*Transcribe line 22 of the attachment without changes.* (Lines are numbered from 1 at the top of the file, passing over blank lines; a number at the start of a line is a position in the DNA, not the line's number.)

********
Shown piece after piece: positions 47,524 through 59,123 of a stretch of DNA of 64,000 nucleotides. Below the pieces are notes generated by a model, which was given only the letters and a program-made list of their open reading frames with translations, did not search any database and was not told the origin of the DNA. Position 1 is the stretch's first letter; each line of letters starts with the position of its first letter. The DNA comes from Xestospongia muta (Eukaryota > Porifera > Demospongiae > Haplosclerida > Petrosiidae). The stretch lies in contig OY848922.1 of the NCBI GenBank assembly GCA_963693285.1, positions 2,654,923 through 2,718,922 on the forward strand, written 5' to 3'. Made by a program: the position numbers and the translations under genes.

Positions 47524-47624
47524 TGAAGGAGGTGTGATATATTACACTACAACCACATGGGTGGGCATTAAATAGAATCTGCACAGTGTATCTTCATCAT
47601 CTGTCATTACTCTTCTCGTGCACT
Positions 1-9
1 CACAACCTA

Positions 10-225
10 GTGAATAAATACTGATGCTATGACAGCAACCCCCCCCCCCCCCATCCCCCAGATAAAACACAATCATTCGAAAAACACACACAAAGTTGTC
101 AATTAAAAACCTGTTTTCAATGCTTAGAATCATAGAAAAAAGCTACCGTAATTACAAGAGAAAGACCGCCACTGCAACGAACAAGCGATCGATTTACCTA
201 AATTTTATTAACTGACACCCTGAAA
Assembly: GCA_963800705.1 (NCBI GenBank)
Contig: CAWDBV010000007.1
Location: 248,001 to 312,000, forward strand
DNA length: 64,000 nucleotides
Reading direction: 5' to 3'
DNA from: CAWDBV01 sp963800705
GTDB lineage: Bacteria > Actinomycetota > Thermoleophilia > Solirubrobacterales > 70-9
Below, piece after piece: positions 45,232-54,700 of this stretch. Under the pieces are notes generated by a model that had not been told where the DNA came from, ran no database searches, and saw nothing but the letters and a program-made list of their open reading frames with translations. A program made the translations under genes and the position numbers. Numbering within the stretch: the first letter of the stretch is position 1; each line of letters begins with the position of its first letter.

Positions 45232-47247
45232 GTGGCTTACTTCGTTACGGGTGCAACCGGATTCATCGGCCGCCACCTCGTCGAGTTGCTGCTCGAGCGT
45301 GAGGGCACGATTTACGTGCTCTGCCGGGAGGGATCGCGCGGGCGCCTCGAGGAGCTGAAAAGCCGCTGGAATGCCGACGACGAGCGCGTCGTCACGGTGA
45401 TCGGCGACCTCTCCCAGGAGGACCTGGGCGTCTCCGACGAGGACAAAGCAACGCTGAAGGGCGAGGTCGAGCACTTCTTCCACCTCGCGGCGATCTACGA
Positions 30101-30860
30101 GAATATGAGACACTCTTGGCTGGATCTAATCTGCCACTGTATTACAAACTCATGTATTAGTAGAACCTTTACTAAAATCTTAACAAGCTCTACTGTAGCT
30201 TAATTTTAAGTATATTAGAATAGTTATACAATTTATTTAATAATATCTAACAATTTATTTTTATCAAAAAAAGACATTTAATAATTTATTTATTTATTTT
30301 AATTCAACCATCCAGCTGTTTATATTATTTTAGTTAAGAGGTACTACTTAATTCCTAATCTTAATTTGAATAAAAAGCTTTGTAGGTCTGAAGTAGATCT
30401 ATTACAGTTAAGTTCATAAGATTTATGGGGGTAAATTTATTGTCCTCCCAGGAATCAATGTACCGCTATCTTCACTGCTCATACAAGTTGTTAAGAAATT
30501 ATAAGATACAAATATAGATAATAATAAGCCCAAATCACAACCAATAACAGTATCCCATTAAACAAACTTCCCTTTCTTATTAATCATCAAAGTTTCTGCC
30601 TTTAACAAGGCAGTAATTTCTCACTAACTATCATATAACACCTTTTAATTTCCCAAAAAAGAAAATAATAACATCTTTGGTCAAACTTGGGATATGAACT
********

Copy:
45401 TCGGCGACCTCTCCCAGGAGGACCTGGGCGTCTCCGACGAGGACAAAGCAACGCTGAAGGGCGAGGTCGAGCACTTCTTCCACCTCGCGGCGATCTACGA